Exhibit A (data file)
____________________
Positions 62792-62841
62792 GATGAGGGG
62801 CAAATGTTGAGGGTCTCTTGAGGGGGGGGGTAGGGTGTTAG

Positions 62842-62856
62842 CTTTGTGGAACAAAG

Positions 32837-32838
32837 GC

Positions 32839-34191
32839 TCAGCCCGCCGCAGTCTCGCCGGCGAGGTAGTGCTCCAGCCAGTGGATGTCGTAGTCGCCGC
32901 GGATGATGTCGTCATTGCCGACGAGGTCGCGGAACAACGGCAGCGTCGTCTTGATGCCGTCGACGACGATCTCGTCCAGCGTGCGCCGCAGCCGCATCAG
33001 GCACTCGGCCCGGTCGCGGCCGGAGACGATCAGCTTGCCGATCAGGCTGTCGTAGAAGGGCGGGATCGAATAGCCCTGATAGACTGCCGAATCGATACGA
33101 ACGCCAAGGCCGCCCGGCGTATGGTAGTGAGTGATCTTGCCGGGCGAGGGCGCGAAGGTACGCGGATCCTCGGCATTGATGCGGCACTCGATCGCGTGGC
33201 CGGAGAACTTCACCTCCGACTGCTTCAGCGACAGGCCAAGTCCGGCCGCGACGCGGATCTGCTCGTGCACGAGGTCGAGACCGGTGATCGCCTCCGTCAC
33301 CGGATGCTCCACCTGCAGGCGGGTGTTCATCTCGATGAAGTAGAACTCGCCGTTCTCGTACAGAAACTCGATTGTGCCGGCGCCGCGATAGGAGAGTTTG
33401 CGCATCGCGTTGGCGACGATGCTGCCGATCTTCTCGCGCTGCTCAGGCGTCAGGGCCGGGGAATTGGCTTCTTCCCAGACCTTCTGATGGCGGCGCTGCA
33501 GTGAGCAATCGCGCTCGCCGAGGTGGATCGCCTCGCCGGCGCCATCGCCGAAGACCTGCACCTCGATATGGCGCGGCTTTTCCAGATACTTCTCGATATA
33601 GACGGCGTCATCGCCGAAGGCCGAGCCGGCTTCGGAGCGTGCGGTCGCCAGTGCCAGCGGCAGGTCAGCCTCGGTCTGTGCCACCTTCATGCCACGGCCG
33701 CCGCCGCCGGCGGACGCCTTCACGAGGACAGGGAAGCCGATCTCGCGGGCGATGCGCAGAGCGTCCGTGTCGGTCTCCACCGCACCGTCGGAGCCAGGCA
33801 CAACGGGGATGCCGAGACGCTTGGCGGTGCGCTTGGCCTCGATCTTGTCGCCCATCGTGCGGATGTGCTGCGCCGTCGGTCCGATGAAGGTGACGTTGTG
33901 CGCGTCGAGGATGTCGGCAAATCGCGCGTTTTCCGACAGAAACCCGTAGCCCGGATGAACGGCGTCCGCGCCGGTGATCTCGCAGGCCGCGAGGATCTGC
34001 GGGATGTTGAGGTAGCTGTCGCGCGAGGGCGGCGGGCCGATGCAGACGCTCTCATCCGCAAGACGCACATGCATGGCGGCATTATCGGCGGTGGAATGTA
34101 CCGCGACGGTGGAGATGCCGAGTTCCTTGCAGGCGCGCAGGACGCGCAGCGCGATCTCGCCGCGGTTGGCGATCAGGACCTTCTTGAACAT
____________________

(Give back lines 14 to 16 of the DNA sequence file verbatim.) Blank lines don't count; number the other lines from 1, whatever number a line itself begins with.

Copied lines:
33301 CGGATGCTCCACCTGCAGGCGGGTGTTCATCTCGATGAAGTAGAACTCGCCGTTCTCGTACAGAAACTCGATTGTGCCGGCGCCGCGATAGGAGAGTTTG
33401 CGCATCGCGTTGGCGACGATGCTGCCGATCTTCTCGCGCTGCTCAGGCGTCAGGGCCGGGGAATTGGCTTCTTCCCAGACCTTCTGATGGCGGCGCTGCA
33501 GTGAGCAATCGCGCTCGCCGAGGTGGATCGCCTCGCCGGCGCCATCGCCGAAGACCTGCACCTCGATATGGCGCGGCTTTTCCAGATACTTCTCGATATA